…because a story without a struggle isn’t a very good story. II Corinthians 4 says we can be outwardly wasting away, yet inwardly renewed every day while our “light and momentary troubles are achieving for us an eternal glory that far outweighs them all.” We need to learn how to encourage one another in bracing ways, not in pitying ways that cause us to wallow in our problems.
It felt like life was uphill both ways, every day, when Gabe was in school. I know there have been many people who have scraped through much worse patches, but for us, it was pioneer work.
Remember that we were trying to be brave and uncomplaining. When we heard pity in someone’s remarks, it was a bit like knocking a stick against the back of knees already buckling. “I cannot imagine how you live under all that stress. I could never do it.” Already feeling sapped by circumstances, this only makes one feel worse. “What if they are right and we don’t make it? What if I have a nervous breakdown? What if the children are scarred for life?” Pity undermines the foundation of faith in the person who is being called to endure like a good soldier. I learned to flee from pitying conversations before they sucked me into a vortex of self-pity, seeing as I was already battling that tendency.
Everybody knows it isn’t helpful to claim that we know just how someone feels when we actually are only imagining to the best of our abilities how they must feel. So if you can’t truly empathize, and you shouldn’t just pity someone, what can you do for your friends in trouble?
What about that friend who is sick, or the one who lost his job, or the lady on bed rest in a difficult pregnancy? Sometimes there are financial difficulties or family troubles. Chances are, your friend is feeling swamped, and what she really needs is a sympathetic someone to toss a life-preserver. Life preservers are tangible, practical things. Your friend needs you to not just feel sorry for her, but to do something that assures her that you are with her, no matter how awful things may be.
Sympathy. It says, “I can tell that this is a rough time for you. I am praying for you to hang on by the grace of God. You will make it through this. And by the way, here is an Olive Garden gift card. We will watch the babies so you can get a relaxing evening.”
Sympathetic people bring a stash of good books or DVD’s when they visit an invalid. They say kindly things like, “I am sorry that you are feeling so crummy. How can we help you with your medical expenses?”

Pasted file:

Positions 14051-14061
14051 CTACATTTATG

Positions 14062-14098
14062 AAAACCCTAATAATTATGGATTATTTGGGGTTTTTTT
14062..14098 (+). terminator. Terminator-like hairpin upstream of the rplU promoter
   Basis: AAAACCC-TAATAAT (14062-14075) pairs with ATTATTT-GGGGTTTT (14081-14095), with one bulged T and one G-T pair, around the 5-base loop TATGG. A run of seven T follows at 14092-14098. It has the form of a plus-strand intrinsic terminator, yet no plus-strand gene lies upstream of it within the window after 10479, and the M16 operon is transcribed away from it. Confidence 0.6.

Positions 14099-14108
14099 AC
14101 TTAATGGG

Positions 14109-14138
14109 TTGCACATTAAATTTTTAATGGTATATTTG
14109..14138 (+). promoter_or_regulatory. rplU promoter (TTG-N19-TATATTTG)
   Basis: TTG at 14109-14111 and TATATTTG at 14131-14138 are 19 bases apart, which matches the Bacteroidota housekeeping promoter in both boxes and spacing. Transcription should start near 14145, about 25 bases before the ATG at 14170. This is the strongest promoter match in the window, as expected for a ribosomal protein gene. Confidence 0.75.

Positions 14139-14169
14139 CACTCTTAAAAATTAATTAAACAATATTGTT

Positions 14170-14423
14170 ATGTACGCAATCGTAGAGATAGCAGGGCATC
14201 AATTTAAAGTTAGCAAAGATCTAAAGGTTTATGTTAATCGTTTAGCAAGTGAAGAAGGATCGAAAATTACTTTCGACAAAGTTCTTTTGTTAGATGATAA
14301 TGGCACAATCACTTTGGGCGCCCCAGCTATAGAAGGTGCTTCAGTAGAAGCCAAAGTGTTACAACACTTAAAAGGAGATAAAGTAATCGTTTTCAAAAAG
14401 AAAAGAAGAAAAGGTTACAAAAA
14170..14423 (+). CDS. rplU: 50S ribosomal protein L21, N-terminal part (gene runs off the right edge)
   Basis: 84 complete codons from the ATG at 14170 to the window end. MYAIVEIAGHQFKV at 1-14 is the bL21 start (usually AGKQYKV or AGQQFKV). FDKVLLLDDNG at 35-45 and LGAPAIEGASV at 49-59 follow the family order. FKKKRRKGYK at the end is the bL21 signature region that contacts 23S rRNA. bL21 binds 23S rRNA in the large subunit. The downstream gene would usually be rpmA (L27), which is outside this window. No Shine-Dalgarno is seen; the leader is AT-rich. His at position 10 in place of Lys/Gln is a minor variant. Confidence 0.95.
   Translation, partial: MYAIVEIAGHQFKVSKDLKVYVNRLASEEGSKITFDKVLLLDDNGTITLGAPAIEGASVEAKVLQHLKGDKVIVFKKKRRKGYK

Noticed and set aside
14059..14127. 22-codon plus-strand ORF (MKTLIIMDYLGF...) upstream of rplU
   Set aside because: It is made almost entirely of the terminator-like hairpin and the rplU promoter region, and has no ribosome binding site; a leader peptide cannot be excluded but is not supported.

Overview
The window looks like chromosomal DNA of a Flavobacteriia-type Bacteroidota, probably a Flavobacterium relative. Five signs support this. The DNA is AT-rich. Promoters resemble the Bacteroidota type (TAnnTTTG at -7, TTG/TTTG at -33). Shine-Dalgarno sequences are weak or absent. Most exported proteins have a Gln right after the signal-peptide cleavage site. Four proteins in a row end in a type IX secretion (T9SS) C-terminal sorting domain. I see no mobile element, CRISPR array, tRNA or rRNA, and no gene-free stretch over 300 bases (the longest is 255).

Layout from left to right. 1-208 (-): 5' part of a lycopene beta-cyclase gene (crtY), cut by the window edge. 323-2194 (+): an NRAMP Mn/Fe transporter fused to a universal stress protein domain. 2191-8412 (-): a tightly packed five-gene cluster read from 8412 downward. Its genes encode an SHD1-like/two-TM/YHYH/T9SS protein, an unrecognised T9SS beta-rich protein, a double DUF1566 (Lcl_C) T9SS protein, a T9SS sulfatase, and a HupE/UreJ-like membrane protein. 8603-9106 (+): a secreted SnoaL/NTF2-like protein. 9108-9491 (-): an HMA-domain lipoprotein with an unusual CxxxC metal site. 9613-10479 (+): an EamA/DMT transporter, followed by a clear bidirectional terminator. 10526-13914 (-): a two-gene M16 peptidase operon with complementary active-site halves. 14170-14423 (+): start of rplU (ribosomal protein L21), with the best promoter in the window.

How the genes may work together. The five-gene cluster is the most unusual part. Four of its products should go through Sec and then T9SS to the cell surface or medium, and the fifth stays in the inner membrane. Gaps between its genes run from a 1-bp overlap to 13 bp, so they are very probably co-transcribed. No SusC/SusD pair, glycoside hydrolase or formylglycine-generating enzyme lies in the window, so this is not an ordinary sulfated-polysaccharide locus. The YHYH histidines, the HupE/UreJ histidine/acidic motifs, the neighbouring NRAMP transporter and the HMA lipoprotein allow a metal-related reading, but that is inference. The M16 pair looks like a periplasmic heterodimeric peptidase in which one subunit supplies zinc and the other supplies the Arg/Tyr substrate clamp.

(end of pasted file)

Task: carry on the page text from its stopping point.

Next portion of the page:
Sympathetic people clean houses and cook meals and do laundry that isn’t their problem. They cheer up children with a change of scenery so that the parents can catch their breath. They fix gift baskets of special goodies and mugs with messages of faith: “Relax. God is in charge.” They send texts of promises to cling to from God’s Word.
They organize grocery showers. Sometimes they just know that there is no meat in the freezer and they tell you that they have a lot more venison than they can eat, “Could you use some of it?”
What I described to you is what we experienced from our friends and family. Over and over someone came along to lift up the hands that hung down and strengthened our feeble knees. We wouldn’t have made it without them. Community is a beautiful, wonderful thing that infuses us with hope.
Above all, people in distress need faith. “It is really dark right now, and it doesn’t seem like God is hearing you, but the light still shines. I can see it and I will stand with you until you can see it too. I won’t leave you alone; you are never alone!”
4 thoughts on “Don’t Pity Me…”
I can identify with this, very much! The first three years of our marriage my husband was in school and teaching, while I helped by working full-time. There were days when I thought we weren’t going to make it, the blackness was threatening to overwhelm me, I needed someone to come along side and assure me that we would make it, but those people were few and far between. This experience has made me want to be that encouraging friend, but I’m not always sure how best to do this. This post is very helpful! I enjoy reading your blog!
Good to hear from you. 🙂 We went to a college student retreat during Gabe’s last year of school. There were lots of people there who could identify and rejoiced with us that we were seeing light at the end of the tunnel. Then Jonas Sauder dryly observed, “You just hope it isn’t the light of an approaching train.” At the time I could hardly appreciate the joke, but now it is funny.
We should have done college student retreat, Nolan went before we were married but afterwards, we never felt like we had the time or energy to do it. If we would do it over we would, because I think we would have benefited immensely from that kind of support.
This is a very practical and helpful post. I have learned that words are really quite cheap indeed.